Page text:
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Executive Spotlight: Dario Zamarian
Group President, SSL


Mr. Dario Zamarian is Group President of SSL, where he is responsible for all of the satellite and space systems markets the company serves including GEO Communications, LEO Communications, space robotics, and Earth Observation. With an execution track record that spans Fortune 100 companies, Private Equity firms, and VC-backed start-ups, Mr. Zamarian brings experience in leading transformative growth to SSL.

SatMagazine (SM)
How does SSL view the past year’s performance?

Dario Zamarian (DZ)
2017 has been a transformational year for SSL (www.sslmda.com). The company has diversified its business, announced breakthrough technologies, introduced new leadership, and its parent company acquired DigitalGlobe and was renamed Maxar Technologies. It has done all this while continuing to build and launch many of the world’s essential GEO and LEO satellites.

One of your strategies for business growth has been diversification. What markets are you pursuing and have you made any progress on that in 2017?

SSL has been the leading provider of commercial GEO communications satellites for many years and there are currently more SSL-built commercial satellites in the GEO arc than satellites from any other manufacturer. However, the company has been steadily building its reputation for smallsats, remote sensing satellites as well as other types of spacecraft.

This reputation was reinforced in July when the announcement was made that SSL will design and build a next-generation satellite constellation for high-resolution Earth imaging for DigitalGlobe, the global leader in Earth imagery and information about our changing planet.

The team at SSL worked closely with DigitalGlobe to develop an innovative and flexible design for the WorldView Legion Low Earth Orbit (LEO) constellation.

When launched, the satellites will more than double DigitalGlobe’s high-resolution capacity in important regions.

These SSL-built satellites will help DigitalGlobe provide even greater insights into global events of significance and allow its customers to make critical decisions with confidence when time is of the essence.

In other work on remote sensing satellite constellations, the company reached a milestone with their contract to build the SkySat constellation for Planet. (As a supporter of startups, SSL began working with Skybox Imaging, which became Terra Bella, which was owned by Google until it was sold to Planet in early 2017.)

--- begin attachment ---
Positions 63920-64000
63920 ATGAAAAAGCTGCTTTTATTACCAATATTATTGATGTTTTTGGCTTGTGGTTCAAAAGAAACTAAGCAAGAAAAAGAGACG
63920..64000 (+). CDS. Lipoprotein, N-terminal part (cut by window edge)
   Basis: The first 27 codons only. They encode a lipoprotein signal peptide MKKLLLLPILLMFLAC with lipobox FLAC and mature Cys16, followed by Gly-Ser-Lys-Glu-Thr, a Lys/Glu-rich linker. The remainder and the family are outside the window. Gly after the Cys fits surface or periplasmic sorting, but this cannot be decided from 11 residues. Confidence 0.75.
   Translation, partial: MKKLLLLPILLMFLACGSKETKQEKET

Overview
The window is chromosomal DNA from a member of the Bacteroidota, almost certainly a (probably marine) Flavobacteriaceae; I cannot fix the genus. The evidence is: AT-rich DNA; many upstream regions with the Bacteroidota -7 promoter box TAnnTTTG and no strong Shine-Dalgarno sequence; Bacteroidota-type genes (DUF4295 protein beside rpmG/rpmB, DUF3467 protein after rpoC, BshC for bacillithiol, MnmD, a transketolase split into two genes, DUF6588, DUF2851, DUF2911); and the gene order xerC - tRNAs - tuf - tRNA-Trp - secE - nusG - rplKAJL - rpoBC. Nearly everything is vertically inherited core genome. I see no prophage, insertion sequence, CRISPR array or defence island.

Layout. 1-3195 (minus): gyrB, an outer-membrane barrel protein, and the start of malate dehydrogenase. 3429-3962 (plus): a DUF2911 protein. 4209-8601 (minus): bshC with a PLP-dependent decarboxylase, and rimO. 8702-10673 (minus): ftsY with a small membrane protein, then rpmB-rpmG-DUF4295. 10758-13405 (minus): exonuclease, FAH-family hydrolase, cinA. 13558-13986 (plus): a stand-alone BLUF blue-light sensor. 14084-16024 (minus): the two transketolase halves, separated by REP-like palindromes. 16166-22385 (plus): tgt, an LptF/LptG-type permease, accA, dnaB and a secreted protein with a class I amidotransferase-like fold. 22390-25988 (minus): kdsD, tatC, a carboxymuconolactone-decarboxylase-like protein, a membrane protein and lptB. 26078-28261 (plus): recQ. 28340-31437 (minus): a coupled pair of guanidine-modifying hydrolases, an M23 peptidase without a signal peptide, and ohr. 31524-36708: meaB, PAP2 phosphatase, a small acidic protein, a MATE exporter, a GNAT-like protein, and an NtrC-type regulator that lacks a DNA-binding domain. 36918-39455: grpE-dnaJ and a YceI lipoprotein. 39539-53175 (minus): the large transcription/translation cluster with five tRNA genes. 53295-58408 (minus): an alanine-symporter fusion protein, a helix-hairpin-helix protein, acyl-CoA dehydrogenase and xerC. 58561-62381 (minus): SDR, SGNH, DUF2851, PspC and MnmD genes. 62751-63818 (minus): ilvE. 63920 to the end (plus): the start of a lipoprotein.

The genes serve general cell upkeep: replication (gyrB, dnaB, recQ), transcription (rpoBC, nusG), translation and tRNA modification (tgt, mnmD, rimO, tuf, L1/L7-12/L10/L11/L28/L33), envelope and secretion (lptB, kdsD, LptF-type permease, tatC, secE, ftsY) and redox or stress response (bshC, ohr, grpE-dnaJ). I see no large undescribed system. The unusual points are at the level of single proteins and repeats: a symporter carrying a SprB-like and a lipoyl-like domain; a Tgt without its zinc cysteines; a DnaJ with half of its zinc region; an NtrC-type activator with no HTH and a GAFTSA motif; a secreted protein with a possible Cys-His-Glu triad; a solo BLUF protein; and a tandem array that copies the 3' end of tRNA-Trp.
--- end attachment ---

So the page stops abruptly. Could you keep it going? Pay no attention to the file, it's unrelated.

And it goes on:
Smallsat for Planet in assembly at SSL in Palo Alto, California. (Photo is courtesy of SSL).

Planet launched six SSL built SkySats from Vandenberg Air Force Base on a Minotaur-C rocket on October 31, and began receiving signals shortly thereafter. Now, 11 of the SkySat satellites that SSL was contracted to provide are on orbit and there are eight more for Planet still under construction at SSL’s smallsat manufacturing facility in Palo Alto, California.

Why is there so much interest in on orbit satellite servicing? Is this another area of diversification for SSL?

Today’s technology advances and the demand for value and flexibility have driven satellite servicing to become a reality. It no longer makes sense for space to be a throwaway economy, where costly infrastructure is abandoned because it has consumed all of its fuel or experienced a mechanical issue. With its heritage of highly sophisticated robotics, and its versatile satellite bus architecture, in 2017 SSL began to design and build two spacecraft that will be used for on orbit servicing.

Restore-L is a servicing vehicle for refueling in LEO that SSL is building for NASA Goddard Space Flight Center’s Satellite Servicing Projects Division (SSPD). The contract was awarded to SSL in December 2016, and the company announced the success of the preliminary design review in August. The spacecraft will change the nature of how infrastructure in space is managed by refueling a satellite in Low Earth Orbit (LEO).

Restore-L will use robotics and an advanced suite of technologies to grasp and refuel an existing U.S. government satellite already in LEO with the goal of not only demonstrating the extension of the operational life of space assets, but also to demonstrate important tools, technologies, and techniques that are vital to future space exploration missions.

In the GEO domain, and equally essential to U.S. competitiveness in space, SSL announced in February that it was selected by the U.S. Defense Advanced Research Projects Agency (DARPA) to partner in the development of the capability to service and maintain spacecraft and other infrastructure in the geostationary arc.